A post over on KILLER CHICKS last week got me to thinking about breakfast food–and the best breakfast I’ve ever eaten. It was tough because I grew up around amazing cooks. I remember Saturday breakfasts in the late fall at the neighbors’ house–quail and dove, homemade biscuits and cream gravy, homemade apple butter, and eggs. And weekend breakfasts at my parents’ house with homemade waffles, thick bacon, ham, sausage, and eggs fixed to order.
I’m going to talk about those waffles today. Because I’m going to be a grandmother. Holy cow! That’s a scary thought. I didn’t mess up The Only too bad. Right? But we didn’t have waffles for breakfast, we had them for dinner. They became comfort food. And part of the comfort was retelling the “legend” of the waffles. Bear with me while I repeat it.
There once was a woman in the small town where my mother grew up. She was renowned for her cooking but she was very stingy with her recipes. A favorite of all the kids–and their parents–was her waffles. If you were very lucky, you were invited to partake. But no matter who asked, or how nicely, the lady wouldn’t share. Many tried to copy the recipe, but nobody’s was ever “quite the same.”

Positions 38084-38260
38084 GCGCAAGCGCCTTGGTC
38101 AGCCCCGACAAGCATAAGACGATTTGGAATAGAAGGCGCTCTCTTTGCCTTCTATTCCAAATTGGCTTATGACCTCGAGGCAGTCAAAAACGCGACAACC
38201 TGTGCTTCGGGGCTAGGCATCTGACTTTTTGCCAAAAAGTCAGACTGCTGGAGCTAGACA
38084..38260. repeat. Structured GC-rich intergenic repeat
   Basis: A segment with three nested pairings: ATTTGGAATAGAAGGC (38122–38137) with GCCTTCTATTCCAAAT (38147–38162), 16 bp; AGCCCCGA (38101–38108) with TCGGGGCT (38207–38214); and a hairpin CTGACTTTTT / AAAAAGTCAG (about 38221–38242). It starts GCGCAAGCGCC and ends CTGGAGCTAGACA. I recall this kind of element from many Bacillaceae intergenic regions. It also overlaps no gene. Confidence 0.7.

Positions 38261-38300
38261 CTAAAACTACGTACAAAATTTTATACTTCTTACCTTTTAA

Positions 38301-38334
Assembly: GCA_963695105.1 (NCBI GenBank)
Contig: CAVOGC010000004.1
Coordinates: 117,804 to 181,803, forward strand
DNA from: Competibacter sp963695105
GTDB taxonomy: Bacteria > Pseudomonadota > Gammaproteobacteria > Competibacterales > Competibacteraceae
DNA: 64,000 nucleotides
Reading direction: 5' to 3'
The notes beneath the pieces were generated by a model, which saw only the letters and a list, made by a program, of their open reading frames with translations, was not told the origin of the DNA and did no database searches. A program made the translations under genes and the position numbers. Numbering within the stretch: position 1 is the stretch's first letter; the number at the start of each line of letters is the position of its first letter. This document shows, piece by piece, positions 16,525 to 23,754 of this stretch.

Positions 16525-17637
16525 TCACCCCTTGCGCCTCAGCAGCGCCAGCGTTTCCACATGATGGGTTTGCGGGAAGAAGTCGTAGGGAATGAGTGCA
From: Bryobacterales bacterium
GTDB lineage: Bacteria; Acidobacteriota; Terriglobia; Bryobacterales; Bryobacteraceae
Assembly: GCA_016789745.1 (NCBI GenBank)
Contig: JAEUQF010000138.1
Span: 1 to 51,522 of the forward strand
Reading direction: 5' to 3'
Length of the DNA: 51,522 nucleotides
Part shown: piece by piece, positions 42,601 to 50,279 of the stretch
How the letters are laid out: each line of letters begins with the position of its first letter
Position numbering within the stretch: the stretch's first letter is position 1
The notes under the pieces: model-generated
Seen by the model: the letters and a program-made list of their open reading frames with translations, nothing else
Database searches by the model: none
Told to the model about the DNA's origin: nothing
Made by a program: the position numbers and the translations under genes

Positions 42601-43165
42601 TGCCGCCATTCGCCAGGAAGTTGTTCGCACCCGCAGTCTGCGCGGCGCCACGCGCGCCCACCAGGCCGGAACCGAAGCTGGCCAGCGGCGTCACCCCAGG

One day, the lady became ill and then she passed away. Many local cooks bemoaned the fact that all her recipes passed with her. And then people started getting packages in the mail–books from the lady’s collection. And tucked inside each book was a handwritten note with a recipe. My mother received the waffle recipe with the caveat that she was not to share until her passing.
Well, that was all well and good, but Mom had a policy that if you cooked you didn’t have clean up. You can bet I learned to cook early! And that included reading the recipes in Mother’s massive recipe box. And that’s when we started having waffles for dinner. Because I didn’t cook breakfast. But dinner? Oh, yeah! To me, those waffles were a gift. They meant family and caring and left me feeling that no matter how bad or scary or uncertain things were, there was always waffles.
I want to share that feeling. Because I’m going to be a grandmother! Yikes! Big scary times ahead, along with love and family and hope for the future. So here. Go make waffles. Eat them. Enjoy them. And find the joy and peace and certainty in family and friends and love and the next generation.
Granny’s Homemade Waffles
1 3/4 cup milk
1/4 t. salt
4 teaspoons baking powder
2 cups flour
1 tablespoon sugar
6 tablespoons butter
Separate eggs. Beat yolks to light yellow. Add other ingredients in listed order. Beat egg whites in separate bowl to light peaks. Fold into batter. Spoon onto preheated waffle iron. Cook to golden brown. Drown with more melted butter and syrup of your choice. Enjoy.
Happy Hump Day, my friends! And if you have any favorite food memories, share. 🙂